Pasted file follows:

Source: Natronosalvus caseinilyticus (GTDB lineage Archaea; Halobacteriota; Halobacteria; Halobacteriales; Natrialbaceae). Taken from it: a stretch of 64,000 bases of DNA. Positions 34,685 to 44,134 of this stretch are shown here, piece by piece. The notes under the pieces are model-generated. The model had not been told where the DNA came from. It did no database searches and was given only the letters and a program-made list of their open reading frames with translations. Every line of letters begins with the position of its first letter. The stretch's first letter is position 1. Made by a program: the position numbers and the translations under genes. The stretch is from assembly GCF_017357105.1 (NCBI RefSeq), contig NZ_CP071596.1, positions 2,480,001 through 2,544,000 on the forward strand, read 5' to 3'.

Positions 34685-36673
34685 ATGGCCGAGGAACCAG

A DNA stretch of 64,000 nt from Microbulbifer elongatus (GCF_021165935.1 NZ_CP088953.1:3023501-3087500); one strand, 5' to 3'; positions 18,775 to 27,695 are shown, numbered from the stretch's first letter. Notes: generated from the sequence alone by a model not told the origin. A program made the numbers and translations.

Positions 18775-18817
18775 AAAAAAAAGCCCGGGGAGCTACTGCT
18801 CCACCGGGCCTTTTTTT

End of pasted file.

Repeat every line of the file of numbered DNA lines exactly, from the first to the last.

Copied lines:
Source: Natronosalvus caseinilyticus (GTDB lineage Archaea; Halobacteriota; Halobacteria; Halobacteriales; Natrialbaceae). Taken from it: a stretch of 64,000 bases of DNA. Positions 34,685 to 44,134 of this stretch are shown here, piece by piece. The notes under the pieces are model-generated. The model had not been told where the DNA came from. It did no database searches and was given only the letters and a program-made list of their open reading frames with translations. Every line of letters begins with the position of its first letter. The stretch's first letter is position 1. Made by a program: the position numbers and the translations under genes. The stretch is from assembly GCF_017357105.1 (NCBI RefSeq), contig NZ_CP071596.1, positions 2,480,001 through 2,544,000 on the forward strand, read 5' to 3'.

Positions 34685-36673
34685 ATGGCCGAGGAACCAG

A DNA stretch of 64,000 nt from Microbulbifer elongatus (GCF_021165935.1 NZ_CP088953.1:3023501-3087500); one strand, 5' to 3'; positions 18,775 to 27,695 are shown, numbered from the stretch's first letter. Notes: generated from the sequence alone by a model not told the origin. A program made the numbers and translations.

Positions 18775-18817
18775 AAAAAAAAGCCCGGGGAGCTACTGCT
18801 CCACCGGGCCTTTTTTT